Oxy, Tesoro and Valero: Drilling at the Ballot Box

In the aftermath of Katrina, nearly everyone pitched in to help (except George Bush, but that’s an old story).  Even Wal-Mart lent is vaunted logistics expertise to the devastated Gulf Coast.

This time around, in a man-made disaster more insiduous than Katrina, the oil industry that chomps at the drilling bit to pump crude from any crevice without regard to consequence, sits idly by, unwilling to lift so much as a pen to help out in the Gulf.  Worse still, Occidental Petroleum, Tesoro and Valero, along with a few secretive allies, have put up over $2 million to pass an initiative here in California that would effectively elminate AB 32, our land mark green economy and clean air legislation, simply to make more money from fouling our state. They see BP and raise a California.

That’s why Courage Campaign Thursday called on those companies to donate at least that much money to efforts to rehabilitate the Gulf, to help the tens of thousands whose lives have been upended or worse by the petro-sharks.

The usually incisive Josh Richman of the Contra Costa Times  had this to say:

But… really? Isn’t demanding that Tesoro and Valero pay to mitigate a BP oil spill sort of like demanding that Honda recall and fix Toyota’s cars? Think what you will of out-of-state oil companies buying a California ballot initiative to protect their profits, but it’s odd to advocate expanding one company’s responsibility and liability to an entire industry just like that. Or, were we supposed to think that big oil – one of the world’s richest, most politically connected industries – would instantly abandon all of its political efforts and slink away due to BP’s ecological and economic trainwreck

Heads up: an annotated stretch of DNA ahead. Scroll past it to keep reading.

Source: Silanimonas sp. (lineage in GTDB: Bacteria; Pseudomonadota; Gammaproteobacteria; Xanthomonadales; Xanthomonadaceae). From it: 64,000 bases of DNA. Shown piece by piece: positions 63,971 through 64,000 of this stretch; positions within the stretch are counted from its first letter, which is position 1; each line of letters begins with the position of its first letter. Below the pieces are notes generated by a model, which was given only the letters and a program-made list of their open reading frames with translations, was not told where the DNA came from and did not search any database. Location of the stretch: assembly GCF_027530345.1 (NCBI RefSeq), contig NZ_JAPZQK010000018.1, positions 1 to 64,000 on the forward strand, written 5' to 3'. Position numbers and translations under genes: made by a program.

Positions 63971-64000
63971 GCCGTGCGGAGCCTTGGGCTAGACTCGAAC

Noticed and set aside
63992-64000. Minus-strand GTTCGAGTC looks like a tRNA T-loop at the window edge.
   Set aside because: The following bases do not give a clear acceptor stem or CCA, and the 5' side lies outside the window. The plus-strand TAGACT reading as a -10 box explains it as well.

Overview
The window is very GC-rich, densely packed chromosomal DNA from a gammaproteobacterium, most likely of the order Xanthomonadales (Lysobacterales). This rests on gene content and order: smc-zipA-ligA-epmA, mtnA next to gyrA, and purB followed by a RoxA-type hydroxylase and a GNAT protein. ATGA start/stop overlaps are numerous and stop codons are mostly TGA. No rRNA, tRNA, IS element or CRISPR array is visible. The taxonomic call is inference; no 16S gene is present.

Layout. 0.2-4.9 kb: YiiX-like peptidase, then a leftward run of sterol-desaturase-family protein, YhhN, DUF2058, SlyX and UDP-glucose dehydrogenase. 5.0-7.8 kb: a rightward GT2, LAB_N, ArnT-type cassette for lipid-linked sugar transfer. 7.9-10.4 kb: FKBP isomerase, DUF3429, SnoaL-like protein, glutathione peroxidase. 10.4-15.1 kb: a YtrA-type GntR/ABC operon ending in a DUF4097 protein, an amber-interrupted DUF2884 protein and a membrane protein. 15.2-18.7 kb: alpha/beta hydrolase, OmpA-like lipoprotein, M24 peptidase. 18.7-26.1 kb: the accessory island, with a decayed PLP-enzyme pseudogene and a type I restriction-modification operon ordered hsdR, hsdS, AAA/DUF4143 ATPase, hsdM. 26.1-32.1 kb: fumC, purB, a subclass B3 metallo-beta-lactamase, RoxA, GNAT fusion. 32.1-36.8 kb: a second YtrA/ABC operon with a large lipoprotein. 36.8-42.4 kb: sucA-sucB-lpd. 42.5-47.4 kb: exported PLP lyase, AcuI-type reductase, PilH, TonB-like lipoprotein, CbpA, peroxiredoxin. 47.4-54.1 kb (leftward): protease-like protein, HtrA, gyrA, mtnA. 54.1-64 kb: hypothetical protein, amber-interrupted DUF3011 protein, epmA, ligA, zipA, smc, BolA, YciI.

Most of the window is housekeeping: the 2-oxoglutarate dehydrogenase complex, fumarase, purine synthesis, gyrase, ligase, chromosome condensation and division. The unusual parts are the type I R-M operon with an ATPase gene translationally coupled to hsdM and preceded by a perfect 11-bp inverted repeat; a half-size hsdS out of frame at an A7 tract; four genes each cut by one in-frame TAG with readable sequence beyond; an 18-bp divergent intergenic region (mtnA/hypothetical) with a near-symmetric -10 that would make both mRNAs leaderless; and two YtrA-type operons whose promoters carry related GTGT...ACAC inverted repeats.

It does not seem odd at all. Honda did not seek to weaken safety laws when Toyota began to fail. Imagine if Honda had put millions of dollars into a ballot measure that called for a moratorium on safety checks for five years. You can’t.  No other industry would be so brazen and outrageously rapacious.  That’s the analogy here.  

A well-run company (think Berkshire Hathaway) works toward sustainability which is in the best interests of its shareholders.  Putting tons of oil into the sea and investing in legislation that encourages similarly destructive practices is short-term thinking at its worst. This is the same thinking that allows employee-CEOs to become billionaires by cutting corners and taking profits without investing in the future.  It’s not only legitimate to call on these companies to help out when their industry fails so blatantly, it’s a kind of litmus test.  If they are not willing to help out when people, animals and the nation itself are drowning in dirty crude, we can imagine what will happen if they pass this legislation in California. Screw California and the country:  we want our bonuses.

The end of a green economy and a continual reliance on oil at any price from any place will not be their problem.  It’ll be ours.

I used to work at Occidental Petroleum.  I know that companies can do bad and good.   Oxy, Valero and Tesoro should at least take a page from Wal-Mart’s book–no corporate Boy Scout–and lend a hand in this time of need.  It won’t make them any money, but it’s what good citizens and sustainable businesses do.